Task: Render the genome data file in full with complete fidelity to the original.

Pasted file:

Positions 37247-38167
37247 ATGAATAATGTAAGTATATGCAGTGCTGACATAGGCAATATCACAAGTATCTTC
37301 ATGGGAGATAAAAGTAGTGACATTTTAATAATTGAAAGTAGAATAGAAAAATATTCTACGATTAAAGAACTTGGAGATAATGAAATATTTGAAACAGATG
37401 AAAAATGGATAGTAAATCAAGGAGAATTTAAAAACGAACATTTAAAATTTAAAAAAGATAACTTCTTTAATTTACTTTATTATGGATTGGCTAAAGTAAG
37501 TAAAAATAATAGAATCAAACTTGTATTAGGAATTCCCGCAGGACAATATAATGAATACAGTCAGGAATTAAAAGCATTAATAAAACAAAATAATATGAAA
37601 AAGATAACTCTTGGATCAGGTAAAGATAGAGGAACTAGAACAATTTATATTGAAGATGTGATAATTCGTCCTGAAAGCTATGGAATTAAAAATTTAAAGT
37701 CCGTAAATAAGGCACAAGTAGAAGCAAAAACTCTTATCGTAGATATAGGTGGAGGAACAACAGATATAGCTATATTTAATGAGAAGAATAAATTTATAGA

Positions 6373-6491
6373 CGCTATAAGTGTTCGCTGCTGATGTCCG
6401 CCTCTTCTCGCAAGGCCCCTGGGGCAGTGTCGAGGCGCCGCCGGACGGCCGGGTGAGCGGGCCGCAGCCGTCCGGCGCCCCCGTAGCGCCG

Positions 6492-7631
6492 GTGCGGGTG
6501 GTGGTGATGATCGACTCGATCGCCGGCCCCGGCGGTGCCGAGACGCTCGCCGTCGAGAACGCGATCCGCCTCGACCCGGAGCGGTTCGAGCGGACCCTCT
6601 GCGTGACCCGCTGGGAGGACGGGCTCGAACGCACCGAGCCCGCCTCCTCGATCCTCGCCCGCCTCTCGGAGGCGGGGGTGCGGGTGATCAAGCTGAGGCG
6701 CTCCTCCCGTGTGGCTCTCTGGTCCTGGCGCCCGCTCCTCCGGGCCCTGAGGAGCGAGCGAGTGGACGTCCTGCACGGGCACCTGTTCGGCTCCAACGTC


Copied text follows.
Positions 37247-38167
37247 ATGAATAATGTAAGTATATGCAGTGCTGACATAGGCAATATCACAAGTATCTTC
37301 ATGGGAGATAAAAGTAGTGACATTTTAATAATTGAAAGTAGAATAGAAAAATATTCTACGATTAAAGAACTTGGAGATAATGAAATATTTGAAACAGATG
37401 AAAAATGGATAGTAAATCAAGGAGAATTTAAAAACGAACATTTAAAATTTAAAAAAGATAACTTCTTTAATTTACTTTATTATGGATTGGCTAAAGTAAG
37501 TAAAAATAATAGAATCAAACTTGTATTAGGAATTCCCGCAGGACAATATAATGAATACAGTCAGGAATTAAAAGCATTAATAAAACAAAATAATATGAAA
37601 AAGATAACTCTTGGATCAGGTAAAGATAGAGGAACTAGAACAATTTATATTGAAGATGTGATAATTCGTCCTGAAAGCTATGGAATTAAAAATTTAAAGT
37701 CCGTAAATAAGGCACAAGTAGAAGCAAAAACTCTTATCGTAGATATAGGTGGAGGAACAACAGATATAGCTATATTTAATGAGAAGAATAAATTTATAGA

Positions 6373-6491
6373 CGCTATAAGTGTTCGCTGCTGATGTCCG
6401 CCTCTTCTCGCAAGGCCCCTGGGGCAGTGTCGAGGCGCCGCCGGACGGCCGGGTGAGCGGGCCGCAGCCGTCCGGCGCCCCCGTAGCGCCG

Positions 6492-7631
6492 GTGCGGGTG
6501 GTGGTGATGATCGACTCGATCGCCGGCCCCGGCGGTGCCGAGACGCTCGCCGTCGAGAACGCGATCCGCCTCGACCCGGAGCGGTTCGAGCGGACCCTCT
6601 GCGTGACCCGCTGGGAGGACGGGCTCGAACGCACCGAGCCCGCCTCCTCGATCCTCGCCCGCCTCTCGGAGGCGGGGGTGCGGGTGATCAAGCTGAGGCG
6701 CTCCTCCCGTGTGGCTCTCTGGTCCTGGCGCCCGCTCCTCCGGGCCCTGAGGAGCGAGCGAGTGGACGTCCTGCACGGGCACCTGTTCGGCTCCAACGTC